this year. "The concept of gifting will never lose its charm. The consumer will always look at extra benefit whenever he makes a purchase,"' says R Zutshi, of Samsung India. Philips has earmarked $4 million (Rs 20 crores) while on offer are lucky winners of 10 Mercedez Benz cars on the purchase of every Onida product. Other consumer goods companies, such as Electrolux, Videocon and Whirlpool, have also set aside huge hikes in their promotion spends this quarter.

"It is a do-or-die situation for every marketing manager who has to ensure that every attempt is made to cash in on the festival season," says Ritwik Das, is a dealer for LG products in Delhi.

Expectations are high as well, with most companies hoping their year-end sales to make up a sluggish first three quarters, to meet annual targets. LG, Samsung, Videocon expect their sales to be 30-40 % higher than last year. They may well be right as a survey by Synovate India, a consumer research firm, says that consumers from Delhi and Mumbai, the two main metropolitan cities, are in the mood to splurge. Branded clothing, personal

grooming items, mobile phones, digital cameras are pretty much in the purchase agenda. Most consumer durable companies listed in the stock exchange have clocked high returns over the last couple of months, in expectation of the good period ahead. Even firms that are struggling to keep afloat, such as BPL have risen in the stock exchange.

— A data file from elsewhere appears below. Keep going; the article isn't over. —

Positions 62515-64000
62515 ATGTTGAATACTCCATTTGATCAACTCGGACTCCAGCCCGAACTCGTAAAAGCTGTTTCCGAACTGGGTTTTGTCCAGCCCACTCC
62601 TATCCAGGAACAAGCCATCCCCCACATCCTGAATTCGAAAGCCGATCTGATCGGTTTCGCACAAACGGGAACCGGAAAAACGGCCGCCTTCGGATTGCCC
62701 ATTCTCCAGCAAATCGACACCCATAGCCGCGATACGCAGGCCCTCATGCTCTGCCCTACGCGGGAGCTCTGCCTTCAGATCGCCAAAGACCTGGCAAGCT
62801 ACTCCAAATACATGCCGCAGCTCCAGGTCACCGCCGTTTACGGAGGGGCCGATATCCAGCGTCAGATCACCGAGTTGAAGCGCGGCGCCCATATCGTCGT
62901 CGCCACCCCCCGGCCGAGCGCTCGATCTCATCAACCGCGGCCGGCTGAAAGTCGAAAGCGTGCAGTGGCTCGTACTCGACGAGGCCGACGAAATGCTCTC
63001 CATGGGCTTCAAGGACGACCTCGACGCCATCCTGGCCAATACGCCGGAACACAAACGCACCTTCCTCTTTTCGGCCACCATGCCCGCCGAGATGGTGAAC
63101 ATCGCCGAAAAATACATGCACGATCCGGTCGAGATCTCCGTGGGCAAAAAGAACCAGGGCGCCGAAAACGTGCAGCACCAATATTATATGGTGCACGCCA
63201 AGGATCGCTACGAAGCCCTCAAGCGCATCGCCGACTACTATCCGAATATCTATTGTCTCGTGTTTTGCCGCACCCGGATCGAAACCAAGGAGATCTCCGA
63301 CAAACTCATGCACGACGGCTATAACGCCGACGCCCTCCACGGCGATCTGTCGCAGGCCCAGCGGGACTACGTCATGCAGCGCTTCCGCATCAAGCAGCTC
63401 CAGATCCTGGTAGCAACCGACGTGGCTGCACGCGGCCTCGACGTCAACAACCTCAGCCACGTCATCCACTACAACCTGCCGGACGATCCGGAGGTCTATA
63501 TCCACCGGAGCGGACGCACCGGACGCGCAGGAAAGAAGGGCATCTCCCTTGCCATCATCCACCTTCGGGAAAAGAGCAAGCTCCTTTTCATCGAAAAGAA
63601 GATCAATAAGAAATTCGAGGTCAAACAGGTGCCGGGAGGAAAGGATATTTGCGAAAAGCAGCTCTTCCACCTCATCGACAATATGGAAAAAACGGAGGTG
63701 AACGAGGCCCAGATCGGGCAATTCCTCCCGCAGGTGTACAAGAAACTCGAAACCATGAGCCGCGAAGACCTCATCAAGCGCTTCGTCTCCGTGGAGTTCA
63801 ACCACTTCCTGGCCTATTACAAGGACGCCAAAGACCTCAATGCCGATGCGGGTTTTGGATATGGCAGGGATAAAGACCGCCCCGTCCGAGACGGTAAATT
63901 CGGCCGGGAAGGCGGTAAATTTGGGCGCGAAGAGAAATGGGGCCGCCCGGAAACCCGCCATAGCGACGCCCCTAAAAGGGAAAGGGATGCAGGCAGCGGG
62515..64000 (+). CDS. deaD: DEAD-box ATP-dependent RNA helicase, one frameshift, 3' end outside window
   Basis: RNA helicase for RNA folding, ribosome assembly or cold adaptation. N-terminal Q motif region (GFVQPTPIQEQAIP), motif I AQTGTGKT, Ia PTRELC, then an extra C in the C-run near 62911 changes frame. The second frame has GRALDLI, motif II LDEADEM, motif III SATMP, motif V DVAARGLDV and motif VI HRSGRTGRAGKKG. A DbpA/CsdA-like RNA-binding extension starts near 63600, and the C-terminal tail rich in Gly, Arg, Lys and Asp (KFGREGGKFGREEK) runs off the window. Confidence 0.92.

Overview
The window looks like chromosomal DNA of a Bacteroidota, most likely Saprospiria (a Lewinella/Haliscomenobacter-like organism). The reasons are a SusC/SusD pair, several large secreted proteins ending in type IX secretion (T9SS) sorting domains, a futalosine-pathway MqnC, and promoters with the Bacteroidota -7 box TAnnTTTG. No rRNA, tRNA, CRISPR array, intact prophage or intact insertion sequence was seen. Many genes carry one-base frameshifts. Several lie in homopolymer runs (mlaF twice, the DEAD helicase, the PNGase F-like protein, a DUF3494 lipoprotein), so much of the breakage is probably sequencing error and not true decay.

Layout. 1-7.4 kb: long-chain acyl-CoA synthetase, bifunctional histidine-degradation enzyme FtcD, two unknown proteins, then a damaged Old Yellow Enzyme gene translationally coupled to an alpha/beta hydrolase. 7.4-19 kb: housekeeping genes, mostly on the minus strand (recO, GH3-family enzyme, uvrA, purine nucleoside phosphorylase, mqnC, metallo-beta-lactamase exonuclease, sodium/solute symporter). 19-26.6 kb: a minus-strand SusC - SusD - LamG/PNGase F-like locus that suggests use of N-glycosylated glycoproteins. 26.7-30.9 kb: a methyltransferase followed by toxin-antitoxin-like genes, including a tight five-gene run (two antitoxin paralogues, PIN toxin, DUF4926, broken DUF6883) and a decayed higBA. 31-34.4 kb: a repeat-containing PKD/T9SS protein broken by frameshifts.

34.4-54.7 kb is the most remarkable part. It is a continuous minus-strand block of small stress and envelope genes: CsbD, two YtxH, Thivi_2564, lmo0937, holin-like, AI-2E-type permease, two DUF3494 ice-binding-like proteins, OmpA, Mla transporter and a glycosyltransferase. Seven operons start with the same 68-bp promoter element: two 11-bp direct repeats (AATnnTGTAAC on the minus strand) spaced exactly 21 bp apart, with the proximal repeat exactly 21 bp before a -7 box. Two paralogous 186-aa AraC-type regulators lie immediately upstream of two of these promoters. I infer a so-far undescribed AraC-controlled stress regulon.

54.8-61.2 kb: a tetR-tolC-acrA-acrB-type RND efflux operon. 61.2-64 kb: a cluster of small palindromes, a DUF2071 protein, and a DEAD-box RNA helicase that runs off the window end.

The demand is expected not only from the high-income category of consumer but also from the lower end of the income spectrum, who stretch themselves during this time to purchase the much planned for car, two-wheeler, television or washing machine. Not surprisingly, several banks, including HDFC, ICICI, GE Countrywide, Bank of Baroda, Dena Bank have launched easy festive credit offers to entice the consumer even more. HDFC credit card is offering diamond pendants, holiday packages for spends over certain amounts, while others have relaxed norms to allow for loans at very low income categories.

The FMCG firms too are upbeat about their sales going up, though it is the consumer durable category that usually shows the maximum activity during this period. Chocolate and cola makers are leaving no stone unturned to ride the boom. Cadbury, Nestle and Amul are sprucing up their act by investing in packaging for gift packs exchanged during the Diwali period. Most companies have announced "happy occasion discounts" and reduced their price as well.

The Indian consumer market is expanding due to the high growth of the service sector that employs hundred of thousands of youth, keen to find an excuse to spend. The rural economy is doing well in the face of a good monsoon, with the harvest season for rice having begun. Several players have been making concerted efforts to penetrate the rural market, to tap into the big pockets of non-taxable agricultural income earners. All of these only augur well for the Indian economy, as it is only more income that allows for

more expenditure.